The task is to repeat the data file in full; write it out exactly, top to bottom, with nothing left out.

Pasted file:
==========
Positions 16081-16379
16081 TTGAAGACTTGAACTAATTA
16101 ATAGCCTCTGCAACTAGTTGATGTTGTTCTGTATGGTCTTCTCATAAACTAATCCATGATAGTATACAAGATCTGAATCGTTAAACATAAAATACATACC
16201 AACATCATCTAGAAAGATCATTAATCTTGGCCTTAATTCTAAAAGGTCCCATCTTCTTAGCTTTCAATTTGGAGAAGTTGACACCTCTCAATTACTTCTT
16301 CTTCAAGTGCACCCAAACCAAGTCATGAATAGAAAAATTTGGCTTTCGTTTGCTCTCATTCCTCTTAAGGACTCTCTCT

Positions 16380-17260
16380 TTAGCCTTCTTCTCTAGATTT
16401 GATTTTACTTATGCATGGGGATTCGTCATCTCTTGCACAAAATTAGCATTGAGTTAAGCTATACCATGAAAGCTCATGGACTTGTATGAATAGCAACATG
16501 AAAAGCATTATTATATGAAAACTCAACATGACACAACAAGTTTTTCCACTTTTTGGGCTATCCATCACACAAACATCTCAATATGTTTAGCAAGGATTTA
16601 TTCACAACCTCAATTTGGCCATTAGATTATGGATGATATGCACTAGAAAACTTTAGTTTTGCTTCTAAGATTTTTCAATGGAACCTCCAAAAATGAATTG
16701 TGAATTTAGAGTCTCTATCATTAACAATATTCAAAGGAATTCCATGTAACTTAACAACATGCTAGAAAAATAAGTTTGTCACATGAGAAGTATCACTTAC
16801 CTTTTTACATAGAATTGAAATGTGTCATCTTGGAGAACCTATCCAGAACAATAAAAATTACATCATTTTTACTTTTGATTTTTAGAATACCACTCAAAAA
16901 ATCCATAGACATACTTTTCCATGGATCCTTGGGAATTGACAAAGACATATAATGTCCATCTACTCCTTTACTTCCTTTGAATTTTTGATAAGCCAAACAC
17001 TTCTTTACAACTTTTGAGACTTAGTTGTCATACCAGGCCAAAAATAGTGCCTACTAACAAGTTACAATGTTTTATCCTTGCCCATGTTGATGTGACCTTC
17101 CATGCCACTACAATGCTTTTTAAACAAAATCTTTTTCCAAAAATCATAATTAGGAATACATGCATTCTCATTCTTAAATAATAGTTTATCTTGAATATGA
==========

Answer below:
Positions 16081-16379
16081 TTGAAGACTTGAACTAATTA
16101 ATAGCCTCTGCAACTAGTTGATGTTGTTCTGTATGGTCTTCTCATAAACTAATCCATGATAGTATACAAGATCTGAATCGTTAAACATAAAATACATACC
16201 AACATCATCTAGAAAGATCATTAATCTTGGCCTTAATTCTAAAAGGTCCCATCTTCTTAGCTTTCAATTTGGAGAAGTTGACACCTCTCAATTACTTCTT
16301 CTTCAAGTGCACCCAAACCAAGTCATGAATAGAAAAATTTGGCTTTCGTTTGCTCTCATTCCTCTTAAGGACTCTCTCT

Positions 16380-17260
16380 TTAGCCTTCTTCTCTAGATTT
16401 GATTTTACTTATGCATGGGGATTCGTCATCTCTTGCACAAAATTAGCATTGAGTTAAGCTATACCATGAAAGCTCATGGACTTGTATGAATAGCAACATG
16501 AAAAGCATTATTATATGAAAACTCAACATGACACAACAAGTTTTTCCACTTTTTGGGCTATCCATCACACAAACATCTCAATATGTTTAGCAAGGATTTA
16601 TTCACAACCTCAATTTGGCCATTAGATTATGGATGATATGCACTAGAAAACTTTAGTTTTGCTTCTAAGATTTTTCAATGGAACCTCCAAAAATGAATTG
16701 TGAATTTAGAGTCTCTATCATTAACAATATTCAAAGGAATTCCATGTAACTTAACAACATGCTAGAAAAATAAGTTTGTCACATGAGAAGTATCACTTAC
16801 CTTTTTACATAGAATTGAAATGTGTCATCTTGGAGAACCTATCCAGAACAATAAAAATTACATCATTTTTACTTTTGATTTTTAGAATACCACTCAAAAA
16901 ATCCATAGACATACTTTTCCATGGATCCTTGGGAATTGACAAAGACATATAATGTCCATCTACTCCTTTACTTCCTTTGAATTTTTGATAAGCCAAACAC
17001 TTCTTTACAACTTTTGAGACTTAGTTGTCATACCAGGCCAAAAATAGTGCCTACTAACAAGTTACAATGTTTTATCCTTGCCCATGTTGATGTGACCTTC
17101 CATGCCACTACAATGCTTTTTAAACAAAATCTTTTTCCAAAAATCATAATTAGGAATACATGCATTCTCATTCTTAAATAATAGTTTATCTTGAATATGA